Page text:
A need exists to optimally dispatch power generation to meet per-hour requirements on the power grid. This is a well documented and established problem called Unit Commitment (UC). It is commonly formulated as a Mixed Integer Linear Program (MILP), which utilizes intelligent solvers to produce a solution with speed and accuracy. The linear nature of MILP requires linear approximations of nonlinear constraints.
This work introduces the Theory of Complementarity in order to remove integer variables, resulting in a continuous rather than a discontinuous solution space. This permits use of classical solution techniques, as well as nonlinear constraints, thereby increasing accuracy.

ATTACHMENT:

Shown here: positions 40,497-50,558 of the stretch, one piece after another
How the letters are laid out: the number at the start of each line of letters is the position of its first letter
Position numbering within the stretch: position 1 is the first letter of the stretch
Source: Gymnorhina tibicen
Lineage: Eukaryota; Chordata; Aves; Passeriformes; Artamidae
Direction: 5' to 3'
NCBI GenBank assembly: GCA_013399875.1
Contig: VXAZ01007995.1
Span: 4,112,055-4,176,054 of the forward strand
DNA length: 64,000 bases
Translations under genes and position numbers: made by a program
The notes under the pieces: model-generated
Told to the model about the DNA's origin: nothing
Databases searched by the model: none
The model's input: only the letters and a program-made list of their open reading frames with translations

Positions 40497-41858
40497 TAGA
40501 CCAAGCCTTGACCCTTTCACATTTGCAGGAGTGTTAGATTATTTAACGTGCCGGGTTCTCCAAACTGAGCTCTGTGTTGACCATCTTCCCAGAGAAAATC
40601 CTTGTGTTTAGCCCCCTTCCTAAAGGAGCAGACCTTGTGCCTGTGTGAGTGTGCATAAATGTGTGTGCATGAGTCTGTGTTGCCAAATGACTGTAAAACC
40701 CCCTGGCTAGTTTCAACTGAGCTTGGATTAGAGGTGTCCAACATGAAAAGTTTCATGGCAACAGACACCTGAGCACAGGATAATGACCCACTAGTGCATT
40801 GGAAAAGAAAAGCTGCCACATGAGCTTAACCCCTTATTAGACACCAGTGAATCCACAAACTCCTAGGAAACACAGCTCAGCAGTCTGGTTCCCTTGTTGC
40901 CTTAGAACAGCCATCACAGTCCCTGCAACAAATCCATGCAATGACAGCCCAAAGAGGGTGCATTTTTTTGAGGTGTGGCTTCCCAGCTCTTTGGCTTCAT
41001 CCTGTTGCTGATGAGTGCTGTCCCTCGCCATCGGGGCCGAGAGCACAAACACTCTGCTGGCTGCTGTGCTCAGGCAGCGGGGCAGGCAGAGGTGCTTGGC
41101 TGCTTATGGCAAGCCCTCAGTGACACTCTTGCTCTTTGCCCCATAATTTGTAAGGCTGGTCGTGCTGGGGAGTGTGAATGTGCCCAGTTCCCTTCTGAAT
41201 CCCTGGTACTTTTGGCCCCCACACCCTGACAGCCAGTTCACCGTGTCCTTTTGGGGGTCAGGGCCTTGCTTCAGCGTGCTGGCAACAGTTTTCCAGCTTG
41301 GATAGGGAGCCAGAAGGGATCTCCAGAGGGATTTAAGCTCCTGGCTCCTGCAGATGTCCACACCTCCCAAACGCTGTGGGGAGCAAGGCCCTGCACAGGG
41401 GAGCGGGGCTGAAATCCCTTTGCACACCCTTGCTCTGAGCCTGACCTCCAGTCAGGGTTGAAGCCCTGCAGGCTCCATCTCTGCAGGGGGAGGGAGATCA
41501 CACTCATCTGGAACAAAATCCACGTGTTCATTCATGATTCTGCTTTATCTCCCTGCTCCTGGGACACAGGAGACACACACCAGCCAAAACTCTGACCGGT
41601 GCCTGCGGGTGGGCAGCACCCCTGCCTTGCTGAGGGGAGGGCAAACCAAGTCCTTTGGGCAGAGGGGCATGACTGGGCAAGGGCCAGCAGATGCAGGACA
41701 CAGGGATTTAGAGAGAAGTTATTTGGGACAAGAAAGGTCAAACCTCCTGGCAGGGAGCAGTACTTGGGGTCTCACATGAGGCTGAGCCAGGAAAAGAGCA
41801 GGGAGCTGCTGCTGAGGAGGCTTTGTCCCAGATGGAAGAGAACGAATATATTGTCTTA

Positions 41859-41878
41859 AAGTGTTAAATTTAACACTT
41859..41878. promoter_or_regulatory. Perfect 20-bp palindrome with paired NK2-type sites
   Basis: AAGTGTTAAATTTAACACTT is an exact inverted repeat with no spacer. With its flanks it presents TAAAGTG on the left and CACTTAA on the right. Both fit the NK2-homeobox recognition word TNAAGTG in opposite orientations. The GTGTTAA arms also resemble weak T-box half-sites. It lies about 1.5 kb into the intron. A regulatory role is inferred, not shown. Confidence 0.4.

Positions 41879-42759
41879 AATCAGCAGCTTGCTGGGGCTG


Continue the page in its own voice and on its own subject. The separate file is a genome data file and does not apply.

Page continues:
A formulation is developed to demonstrate a proof of concept of the complementarity theory as used in UC. A subset of constraints will be used and the results will be compared against an MILP optimization, for 10-and 26-generator configurations. Similar trends in generator status and total cost are noted.